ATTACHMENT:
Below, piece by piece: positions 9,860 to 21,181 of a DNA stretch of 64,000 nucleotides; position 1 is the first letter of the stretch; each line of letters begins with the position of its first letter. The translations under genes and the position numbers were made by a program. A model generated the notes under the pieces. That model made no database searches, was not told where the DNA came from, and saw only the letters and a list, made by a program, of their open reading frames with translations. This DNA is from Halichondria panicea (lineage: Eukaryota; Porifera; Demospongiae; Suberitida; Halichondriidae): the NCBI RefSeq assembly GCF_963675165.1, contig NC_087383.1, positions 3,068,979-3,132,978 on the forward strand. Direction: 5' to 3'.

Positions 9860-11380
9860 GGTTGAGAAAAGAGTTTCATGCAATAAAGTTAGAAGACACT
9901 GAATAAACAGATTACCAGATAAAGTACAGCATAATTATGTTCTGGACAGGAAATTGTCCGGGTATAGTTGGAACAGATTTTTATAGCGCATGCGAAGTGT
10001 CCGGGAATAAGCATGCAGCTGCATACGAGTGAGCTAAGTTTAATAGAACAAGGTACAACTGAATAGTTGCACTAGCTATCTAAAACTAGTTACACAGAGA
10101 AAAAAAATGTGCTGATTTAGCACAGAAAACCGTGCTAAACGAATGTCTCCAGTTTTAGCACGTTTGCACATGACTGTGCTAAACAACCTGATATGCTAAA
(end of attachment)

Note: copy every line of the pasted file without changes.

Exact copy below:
Below, piece by piece: positions 9,860 to 21,181 of a DNA stretch of 64,000 nucleotides; position 1 is the first letter of the stretch; each line of letters begins with the position of its first letter. The translations under genes and the position numbers were made by a program. A model generated the notes under the pieces. That model made no database searches, was not told where the DNA came from, and saw only the letters and a list, made by a program, of their open reading frames with translations. This DNA is from Halichondria panicea (lineage: Eukaryota; Porifera; Demospongiae; Suberitida; Halichondriidae): the NCBI RefSeq assembly GCF_963675165.1, contig NC_087383.1, positions 3,068,979-3,132,978 on the forward strand. Direction: 5' to 3'.

Positions 9860-11380
9860 GGTTGAGAAAAGAGTTTCATGCAATAAAGTTAGAAGACACT
9901 GAATAAACAGATTACCAGATAAAGTACAGCATAATTATGTTCTGGACAGGAAATTGTCCGGGTATAGTTGGAACAGATTTTTATAGCGCATGCGAAGTGT
10001 CCGGGAATAAGCATGCAGCTGCATACGAGTGAGCTAAGTTTAATAGAACAAGGTACAACTGAATAGTTGCACTAGCTATCTAAAACTAGTTACACAGAGA
10101 AAAAAAATGTGCTGATTTAGCACAGAAAACCGTGCTAAACGAATGTCTCCAGTTTTAGCACGTTTGCACATGACTGTGCTAAACAACCTGATATGCTAAA